Brian de Palma’s original Mission Impossible was a twisty, pyrotechnic thriller; John Woo’s sequel was a gun-slinging, slow-mo Hong Kong action built out of an identity psychodrama; J.J. Abrams brought his blend of breathless pacing, relatable family drama, and empty McGuffins to the third; for his live-action debut, Incredibles director Brad Bird turned the fourth into a highlight reel of impeccably staged action set pieces; for the fifth film, Christopher McQuarrie, the writer of The Usual Suspects, mixed old-fashioned sequences with political intrigue and stylish misdirection.
Each of the Mission: Impossible films is a big-budget showcase for its director’s distinctive aesthetic — but they’re also showcases for Cruise, designed to show how well he fits into their disparate visions. Here is Tom Cruise planning and executing an impossible hack; here is Tom Cruise with long hair, riding a motorcycle and shooting things in slow motion; here is Tom Cruise playing relatable family man, and cartoon super-spy, and dapper, dashing agent, and so on and so forth. They’re product demos, or lavishly produced infomercials, crafted to show off the wide array of features that the newest iteration of Tom Cruise has to offer.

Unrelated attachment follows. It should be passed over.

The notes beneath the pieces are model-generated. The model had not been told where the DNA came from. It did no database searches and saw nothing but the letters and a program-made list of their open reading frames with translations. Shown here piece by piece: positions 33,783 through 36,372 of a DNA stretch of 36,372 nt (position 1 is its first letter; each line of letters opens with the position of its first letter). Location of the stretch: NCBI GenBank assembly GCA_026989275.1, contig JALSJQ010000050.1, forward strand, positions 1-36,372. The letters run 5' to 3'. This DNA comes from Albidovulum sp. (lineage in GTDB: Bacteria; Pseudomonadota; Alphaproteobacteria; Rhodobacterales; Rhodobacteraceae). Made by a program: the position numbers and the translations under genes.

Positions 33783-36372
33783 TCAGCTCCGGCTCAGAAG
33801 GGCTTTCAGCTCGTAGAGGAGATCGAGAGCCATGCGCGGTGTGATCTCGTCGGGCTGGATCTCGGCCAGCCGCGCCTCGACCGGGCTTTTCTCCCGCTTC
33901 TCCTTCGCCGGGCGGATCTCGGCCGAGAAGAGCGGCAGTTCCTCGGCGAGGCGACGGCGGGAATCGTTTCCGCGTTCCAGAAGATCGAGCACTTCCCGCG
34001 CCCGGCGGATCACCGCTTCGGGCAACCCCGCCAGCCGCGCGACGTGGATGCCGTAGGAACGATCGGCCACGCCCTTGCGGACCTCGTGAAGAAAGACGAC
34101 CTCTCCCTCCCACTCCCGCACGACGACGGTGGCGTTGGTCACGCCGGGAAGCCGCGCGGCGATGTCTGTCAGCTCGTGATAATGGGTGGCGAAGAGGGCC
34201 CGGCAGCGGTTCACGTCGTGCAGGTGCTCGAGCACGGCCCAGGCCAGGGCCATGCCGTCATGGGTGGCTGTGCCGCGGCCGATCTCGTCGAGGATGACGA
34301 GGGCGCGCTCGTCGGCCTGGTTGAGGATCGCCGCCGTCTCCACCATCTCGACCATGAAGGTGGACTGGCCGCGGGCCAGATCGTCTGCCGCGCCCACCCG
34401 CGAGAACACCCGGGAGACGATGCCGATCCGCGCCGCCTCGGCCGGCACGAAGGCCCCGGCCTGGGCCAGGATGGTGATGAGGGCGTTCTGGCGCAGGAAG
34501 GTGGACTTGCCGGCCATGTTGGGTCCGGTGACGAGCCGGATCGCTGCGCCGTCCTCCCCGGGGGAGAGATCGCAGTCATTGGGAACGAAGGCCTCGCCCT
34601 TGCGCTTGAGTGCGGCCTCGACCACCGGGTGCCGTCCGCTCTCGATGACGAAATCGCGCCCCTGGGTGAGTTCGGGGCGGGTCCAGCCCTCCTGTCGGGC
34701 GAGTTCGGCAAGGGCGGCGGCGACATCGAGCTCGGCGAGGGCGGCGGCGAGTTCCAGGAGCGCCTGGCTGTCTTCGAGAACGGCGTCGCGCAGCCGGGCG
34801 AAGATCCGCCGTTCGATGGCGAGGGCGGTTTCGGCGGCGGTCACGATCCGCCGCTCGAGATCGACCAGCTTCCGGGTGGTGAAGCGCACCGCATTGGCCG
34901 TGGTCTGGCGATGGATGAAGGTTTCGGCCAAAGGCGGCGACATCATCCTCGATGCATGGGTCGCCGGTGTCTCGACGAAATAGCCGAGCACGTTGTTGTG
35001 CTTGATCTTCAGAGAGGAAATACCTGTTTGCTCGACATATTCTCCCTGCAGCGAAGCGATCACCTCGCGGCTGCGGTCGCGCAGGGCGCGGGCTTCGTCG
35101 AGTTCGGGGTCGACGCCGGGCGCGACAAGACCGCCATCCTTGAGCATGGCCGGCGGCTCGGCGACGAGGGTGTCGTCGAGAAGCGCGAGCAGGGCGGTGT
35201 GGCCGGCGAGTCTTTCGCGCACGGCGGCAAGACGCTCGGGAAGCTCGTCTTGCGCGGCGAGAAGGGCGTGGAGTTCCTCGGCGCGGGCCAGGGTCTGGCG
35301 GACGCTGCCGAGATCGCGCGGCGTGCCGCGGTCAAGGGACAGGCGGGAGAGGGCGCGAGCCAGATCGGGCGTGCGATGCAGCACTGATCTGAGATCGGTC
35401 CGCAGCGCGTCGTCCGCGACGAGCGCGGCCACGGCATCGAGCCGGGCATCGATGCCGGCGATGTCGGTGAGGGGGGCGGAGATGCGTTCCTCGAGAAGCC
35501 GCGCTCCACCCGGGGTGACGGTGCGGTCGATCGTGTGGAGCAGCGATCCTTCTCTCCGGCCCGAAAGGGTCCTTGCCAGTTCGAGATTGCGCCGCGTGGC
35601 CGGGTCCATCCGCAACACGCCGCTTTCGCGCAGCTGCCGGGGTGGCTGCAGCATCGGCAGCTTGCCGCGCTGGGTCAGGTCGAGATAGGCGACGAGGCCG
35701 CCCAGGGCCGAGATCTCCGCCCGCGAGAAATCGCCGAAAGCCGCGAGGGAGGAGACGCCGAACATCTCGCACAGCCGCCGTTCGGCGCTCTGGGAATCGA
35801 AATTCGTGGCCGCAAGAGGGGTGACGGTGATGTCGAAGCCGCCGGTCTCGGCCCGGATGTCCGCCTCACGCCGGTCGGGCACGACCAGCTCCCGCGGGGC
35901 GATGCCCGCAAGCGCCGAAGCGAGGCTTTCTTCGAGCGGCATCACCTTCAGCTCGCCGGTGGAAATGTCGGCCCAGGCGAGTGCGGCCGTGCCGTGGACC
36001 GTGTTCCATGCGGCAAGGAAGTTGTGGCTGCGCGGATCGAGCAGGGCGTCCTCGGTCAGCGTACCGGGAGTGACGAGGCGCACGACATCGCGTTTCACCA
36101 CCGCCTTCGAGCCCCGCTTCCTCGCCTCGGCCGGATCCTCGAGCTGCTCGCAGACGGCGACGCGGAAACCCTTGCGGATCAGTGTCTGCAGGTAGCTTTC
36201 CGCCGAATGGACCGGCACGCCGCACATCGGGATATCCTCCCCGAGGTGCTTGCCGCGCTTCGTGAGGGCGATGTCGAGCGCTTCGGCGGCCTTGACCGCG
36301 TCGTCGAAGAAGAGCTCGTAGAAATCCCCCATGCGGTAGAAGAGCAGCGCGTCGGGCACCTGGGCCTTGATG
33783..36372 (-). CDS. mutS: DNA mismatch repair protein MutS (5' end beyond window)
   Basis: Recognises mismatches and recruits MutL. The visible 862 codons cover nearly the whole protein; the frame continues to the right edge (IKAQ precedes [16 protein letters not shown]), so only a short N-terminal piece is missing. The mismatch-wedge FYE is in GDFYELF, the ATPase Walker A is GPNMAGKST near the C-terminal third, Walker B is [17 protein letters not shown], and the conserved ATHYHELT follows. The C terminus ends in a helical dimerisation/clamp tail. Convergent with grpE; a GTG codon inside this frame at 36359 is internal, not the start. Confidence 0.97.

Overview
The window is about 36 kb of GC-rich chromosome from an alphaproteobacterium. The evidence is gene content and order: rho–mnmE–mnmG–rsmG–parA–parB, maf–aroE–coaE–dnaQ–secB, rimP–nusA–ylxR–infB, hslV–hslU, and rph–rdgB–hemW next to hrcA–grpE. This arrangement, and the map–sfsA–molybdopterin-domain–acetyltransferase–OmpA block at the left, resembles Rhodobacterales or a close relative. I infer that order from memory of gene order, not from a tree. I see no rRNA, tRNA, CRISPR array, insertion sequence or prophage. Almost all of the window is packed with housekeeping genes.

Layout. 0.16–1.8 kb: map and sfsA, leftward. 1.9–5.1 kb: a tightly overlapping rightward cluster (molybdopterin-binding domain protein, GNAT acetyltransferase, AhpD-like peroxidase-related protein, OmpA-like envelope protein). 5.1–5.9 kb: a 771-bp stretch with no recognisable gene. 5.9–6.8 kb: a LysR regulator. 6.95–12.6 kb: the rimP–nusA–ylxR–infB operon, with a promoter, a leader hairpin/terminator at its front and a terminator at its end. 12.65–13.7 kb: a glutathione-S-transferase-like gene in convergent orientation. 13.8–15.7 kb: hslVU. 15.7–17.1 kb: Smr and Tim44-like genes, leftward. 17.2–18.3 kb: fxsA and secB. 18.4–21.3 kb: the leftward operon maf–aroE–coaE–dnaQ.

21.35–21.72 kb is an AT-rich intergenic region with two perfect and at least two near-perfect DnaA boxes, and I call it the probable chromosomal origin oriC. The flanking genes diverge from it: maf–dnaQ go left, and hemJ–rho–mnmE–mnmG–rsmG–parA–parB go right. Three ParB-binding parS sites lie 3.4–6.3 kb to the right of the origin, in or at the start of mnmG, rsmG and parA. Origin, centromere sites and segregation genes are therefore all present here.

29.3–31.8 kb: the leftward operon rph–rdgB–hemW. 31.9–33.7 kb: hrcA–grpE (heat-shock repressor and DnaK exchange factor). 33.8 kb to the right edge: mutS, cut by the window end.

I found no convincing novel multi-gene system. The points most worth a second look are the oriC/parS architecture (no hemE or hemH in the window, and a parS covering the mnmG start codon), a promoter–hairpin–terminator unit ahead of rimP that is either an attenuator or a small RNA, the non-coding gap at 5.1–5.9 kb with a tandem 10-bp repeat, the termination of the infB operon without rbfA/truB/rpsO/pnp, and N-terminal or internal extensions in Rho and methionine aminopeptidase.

Cruise’s director choices suggest a desire for quality, but also a kind of vanity
It’s not just the Mission: Impossible films, though: Cruise has chosen to work with top-tier directors throughout his career, going back to the ’80s, when he starred in films like Martin Scorsese’s The Color of Money and Oliver Stone’s Born on the Fourth of July, and on through the ’90s, when he lent his star power to Stanley Kubrick’s final film, Eyes Wide Shut, and P.T. Anderson’s sprawling valley epic, Magnolia.
The latter two may be Cruise’s best movies, in part because they play off of Cruise’s image. In Eyes Wide Shut, he’s cast as a wealthy husband opposite his then-wife, Nicole Kidman; the movie is a performance of behind-the-scenes marital stress between a well-known married, but soon to be divorced, couple. In Magnolia, Cruise plays a popular proto-men’s-rights guru who has invented a fictional past for himself. Both roles offer a sly kind of meta-commentary on Tom Cruise, the tabloid star, but they don’t upset his image so much as wink knowingly at it: They come across as efforts to prove that Cruise can be self-aware, too.
Like so many of Cruise’s role and director choices, those films suggest a desire for quality, but also a kind of vanity. They are opportunities for Cruise to show that he is more than just an attractive leading man; he’s an actor, too. Yes, he’s elevating top-tier directors, but he’s also elevating himself.